Hence churches have been usually consecrated by solemn rites and prayers, and it is a grievous sacrilege to profane them, or do in them anything but what has an immediate relation to the divine service: the church being the house of God. Though he be everywhere, he is said to reside particularly in heaven, because he there displays his presence by his glory and gifts. In like manner he honours the church with his special presence, being there in a particular manner ready to receive our public homages, listen to our petitions, and bestow on us his choicest graces. How wonderful were the privileges which he annexed, how magnificent the promises which he made, to the Jewish temple! With what religious awe did his servants honour it! how severely were they punished who sacrilegiously profaned it or its sacred vessels! There was then but one temple of the true God in the whole world; and his temple no infidel was ever suffered to enter further than the outer enclosure or court of the Gentiles. The Jews, that is, the faithful, had an inner court allotted to them, where they beheld the offering of the sacrifices and performed their devotions at a distance from the holy place, but were never permitted to go any further, nor even to enter this court, till they had been purified from all legal uncleanness by the ablutions and other rites prescribed by the law, an emblem of the interior purity of the soul. The Levites, though devoted to the divine service, were not admitted beyond the part allotted for the bloody sacrifices. None but priests could enter the sanctuary or holy place, and of these but one a week, by lot, could approach the golden altar to offer the daily sacrifice of frankincense. As for the holy of holies, or innermost sanctuary, which God sanctified by his more immediate presence, and where the ark, the tables of the law, and Aaron's rod were kept; this no one could ever enter on any account except the high priest alone, and he only once a year, on the solemn feast of expiation, carrying the blood of victims sacrificed. Neither was he to do this without having been prepared by solemn purifications and expiations; and the smoke of perfumes was to cover the ark and the propitiary or oracle called the Seat of God before the blood was offered. Yet the temple of Solomon and the holy of holies were only types of our sacred tabernacles in which is offered, not the blood of sheep and goats, but the adorable blood of the immaculate Lamb of God. "Verily, the Lord is in this place, and I knew it not." When the Jewish temple was consecrated, to inspire the people with an awe for the holy house, "God filled it with a cloud; nor could the priests stand and minister, by reason of the cloud; for the glory of the Lord had filled the house of God." This miracle was repeated when holocausts were first offered in it. The like wonder had often happened when Moses and Aaron entered the tabernacle. When God came to give the law, Moses himself was affrighted and trembled, and the people, being terrified, stood afar off. Yet all these things were but shadows to our tremendous mysteries, in which we are sprinkled with the precious blood of our Redeemer; and it is offered by our hands, and we are thereby associated to the "company of many thousands of angels," &c.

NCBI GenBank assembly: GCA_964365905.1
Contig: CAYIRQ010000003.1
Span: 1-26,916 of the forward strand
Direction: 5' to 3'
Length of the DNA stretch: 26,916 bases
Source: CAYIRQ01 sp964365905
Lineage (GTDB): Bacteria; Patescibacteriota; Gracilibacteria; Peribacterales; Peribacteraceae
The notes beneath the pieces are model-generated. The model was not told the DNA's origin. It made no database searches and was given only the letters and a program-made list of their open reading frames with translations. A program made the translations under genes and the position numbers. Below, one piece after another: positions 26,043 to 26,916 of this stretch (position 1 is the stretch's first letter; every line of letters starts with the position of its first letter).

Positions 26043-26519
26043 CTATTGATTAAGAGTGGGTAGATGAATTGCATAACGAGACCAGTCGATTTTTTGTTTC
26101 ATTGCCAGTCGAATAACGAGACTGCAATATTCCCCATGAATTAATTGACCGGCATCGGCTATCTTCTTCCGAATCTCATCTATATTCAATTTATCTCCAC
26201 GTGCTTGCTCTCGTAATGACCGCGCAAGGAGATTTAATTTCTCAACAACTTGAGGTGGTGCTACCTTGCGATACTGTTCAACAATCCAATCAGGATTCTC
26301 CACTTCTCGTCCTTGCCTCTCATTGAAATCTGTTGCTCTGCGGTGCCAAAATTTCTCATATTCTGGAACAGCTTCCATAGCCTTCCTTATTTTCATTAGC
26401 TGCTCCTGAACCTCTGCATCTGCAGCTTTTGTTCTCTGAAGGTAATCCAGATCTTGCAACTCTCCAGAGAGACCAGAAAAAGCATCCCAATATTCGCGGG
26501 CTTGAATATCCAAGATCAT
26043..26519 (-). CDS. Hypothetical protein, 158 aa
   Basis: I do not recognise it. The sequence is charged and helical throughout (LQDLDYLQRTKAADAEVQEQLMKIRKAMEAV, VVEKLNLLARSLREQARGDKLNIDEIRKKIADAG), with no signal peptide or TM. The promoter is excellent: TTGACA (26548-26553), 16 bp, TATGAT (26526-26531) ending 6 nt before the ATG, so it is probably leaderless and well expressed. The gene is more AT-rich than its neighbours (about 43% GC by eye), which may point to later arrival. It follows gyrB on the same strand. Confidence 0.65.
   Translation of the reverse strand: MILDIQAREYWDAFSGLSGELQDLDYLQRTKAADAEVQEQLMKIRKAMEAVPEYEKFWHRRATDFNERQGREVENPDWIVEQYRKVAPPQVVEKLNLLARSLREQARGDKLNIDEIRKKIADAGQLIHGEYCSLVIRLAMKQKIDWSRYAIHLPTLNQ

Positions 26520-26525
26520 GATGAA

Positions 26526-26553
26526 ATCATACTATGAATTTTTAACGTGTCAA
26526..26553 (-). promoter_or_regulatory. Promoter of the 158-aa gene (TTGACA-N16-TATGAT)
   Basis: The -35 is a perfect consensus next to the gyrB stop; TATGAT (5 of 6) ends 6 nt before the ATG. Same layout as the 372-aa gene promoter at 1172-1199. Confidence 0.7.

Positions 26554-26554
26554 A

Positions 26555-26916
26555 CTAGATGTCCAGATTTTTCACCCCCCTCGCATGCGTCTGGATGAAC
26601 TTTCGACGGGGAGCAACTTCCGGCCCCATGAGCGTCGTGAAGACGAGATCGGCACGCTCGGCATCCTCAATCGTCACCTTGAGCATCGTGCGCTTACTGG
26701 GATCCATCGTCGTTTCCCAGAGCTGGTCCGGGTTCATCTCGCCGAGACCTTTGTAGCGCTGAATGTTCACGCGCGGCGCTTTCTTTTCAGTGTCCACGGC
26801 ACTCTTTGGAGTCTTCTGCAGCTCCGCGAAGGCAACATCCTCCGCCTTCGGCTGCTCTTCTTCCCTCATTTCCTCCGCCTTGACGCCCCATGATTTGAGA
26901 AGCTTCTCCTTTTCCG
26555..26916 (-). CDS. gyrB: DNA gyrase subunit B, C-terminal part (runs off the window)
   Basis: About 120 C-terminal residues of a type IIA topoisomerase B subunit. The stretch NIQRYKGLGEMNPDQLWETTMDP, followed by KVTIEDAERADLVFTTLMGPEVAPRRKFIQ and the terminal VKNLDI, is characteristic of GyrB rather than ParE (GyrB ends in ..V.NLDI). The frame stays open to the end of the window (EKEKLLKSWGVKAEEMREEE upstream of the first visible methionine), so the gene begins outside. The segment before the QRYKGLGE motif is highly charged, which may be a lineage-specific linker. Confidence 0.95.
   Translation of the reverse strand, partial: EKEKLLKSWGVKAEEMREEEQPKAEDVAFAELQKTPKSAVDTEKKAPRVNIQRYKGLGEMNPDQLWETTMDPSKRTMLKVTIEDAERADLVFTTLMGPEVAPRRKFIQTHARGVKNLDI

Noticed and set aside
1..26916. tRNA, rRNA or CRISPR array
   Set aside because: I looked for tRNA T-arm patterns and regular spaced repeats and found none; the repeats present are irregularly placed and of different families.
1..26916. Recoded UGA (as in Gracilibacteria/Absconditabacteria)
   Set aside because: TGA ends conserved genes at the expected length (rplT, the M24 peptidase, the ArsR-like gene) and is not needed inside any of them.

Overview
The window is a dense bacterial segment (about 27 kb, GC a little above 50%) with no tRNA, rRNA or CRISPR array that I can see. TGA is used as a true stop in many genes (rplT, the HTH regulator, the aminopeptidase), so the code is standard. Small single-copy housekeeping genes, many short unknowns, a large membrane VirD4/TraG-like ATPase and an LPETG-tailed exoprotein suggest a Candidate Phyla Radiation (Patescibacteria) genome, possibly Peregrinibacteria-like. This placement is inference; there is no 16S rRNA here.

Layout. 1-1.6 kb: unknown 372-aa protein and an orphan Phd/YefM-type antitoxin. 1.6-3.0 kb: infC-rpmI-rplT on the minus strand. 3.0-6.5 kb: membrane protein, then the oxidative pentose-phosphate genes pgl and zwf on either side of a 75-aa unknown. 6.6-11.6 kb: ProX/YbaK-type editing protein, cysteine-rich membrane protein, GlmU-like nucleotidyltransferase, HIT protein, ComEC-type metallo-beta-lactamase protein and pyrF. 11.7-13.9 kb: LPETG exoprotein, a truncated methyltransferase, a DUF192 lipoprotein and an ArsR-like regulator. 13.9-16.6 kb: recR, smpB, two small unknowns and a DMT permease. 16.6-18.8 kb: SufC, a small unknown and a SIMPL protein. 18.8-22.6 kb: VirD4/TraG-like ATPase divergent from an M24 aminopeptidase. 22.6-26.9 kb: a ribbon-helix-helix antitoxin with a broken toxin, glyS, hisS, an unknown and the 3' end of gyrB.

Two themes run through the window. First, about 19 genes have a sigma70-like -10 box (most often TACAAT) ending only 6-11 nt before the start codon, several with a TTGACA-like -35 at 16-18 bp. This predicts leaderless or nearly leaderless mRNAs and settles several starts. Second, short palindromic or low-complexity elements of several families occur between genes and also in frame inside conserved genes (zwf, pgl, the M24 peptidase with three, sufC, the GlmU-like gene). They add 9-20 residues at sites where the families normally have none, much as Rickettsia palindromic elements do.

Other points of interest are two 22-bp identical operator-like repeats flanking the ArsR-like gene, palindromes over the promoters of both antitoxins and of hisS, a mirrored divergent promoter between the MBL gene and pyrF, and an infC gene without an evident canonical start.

A ray of the divine presence ought to pierce our souls when we approach the sanctuary, and we ought with trembling to say to ourselves, "How terrible is this placer this is no other than the house of God and the gate of heaven." Do we not enter the awful gates as we should have done the miraculous cloud? Do we not seem to hear with Moses that voice from the bush, "Approach not hither: put off the shoes from thy feet, for the ground on which thou standest is holy?" Do we not put away all earthly thoughts and affections? Do we not veil our faces by the awe with which we are penetrated, and the strict guard we place upon our senses when we appear before him in his holy place, before whose face the heavens and the earth withdraw themselves, and their place is not found. The seraphims tremble in his presence and veil their faces with their wings. Cassian mentions that the Egyptian monks put off their sandals whenever they went to celebrate or receive the holy mysteries. As the Jews upon entering the temple bowed themselves toward the mercy-seat, so it seems to have been derived from them in the beginning of the church, as Mr. Mede and Mr. Gingham observe that the Greek and all the Oriental Christians took up the custom, which they still retain, of going into the middle of the church at their ingress and bowing toward the altar, repeating those words of the publican in the gospel, "God, be merciful to me a sinner" which all know who have visited any of their churches at Rome, Ancona, or in the East. The custom of sprinkling the forehead with holy water in entering the church is of primitive antiquity; and the use of holy water is recommended by tradition and miracles. In taking it as an emblem of interior purity, we pray in sincere compunction and holy fear that God in his mercy sprinkle us with hyssop dipped, not in the blood of goats and calves, which could not take away sin, but in the adorable blood of Christ, which may perfectly cleanse our souls, that we may present ourselves spotless in his holy house and divine presence.
1 Gen. xxi. 33.
2 Gen. xxviii. 18, 22; xxxv. 14.
3 Cor. xi. 22.
4 Acts i. 13, &c.
5 Acts xii. 12.
6 2 Chron. or Paralip. vii. 2, 14, 15, 16.
7 Gen. xxviii. 16.
8 2 Chron. or Par. v. 14.
9 2 Chron. vii. 3.
10 Heb. xi. 21.
11 Exod. xx. 18.
12 Heb. xi. 22
13 Gen. xxviii. 17.
14 Exod. iii. 5.
15 Apoc. xx. 11.
16 Isa. vi. 2.
17 Instit. lib. i. c. 10.
18 Constit. Apost. lib. viii. c. 29; St. Epiphan. haer. 30, in vita Josephi Com. sub Constantino; St. Hieron. in vita St. Hilarion; Theodoret, Hist. Eccl. lib. v. c. 2 et 12; Beda de St. Germano Antis. Hist. lib. i. s. 17.
(Taken from Vol. III of "The Lives or the Fathers, Martyrs and Other Principal Saints" by the Rev. Alban Butler.)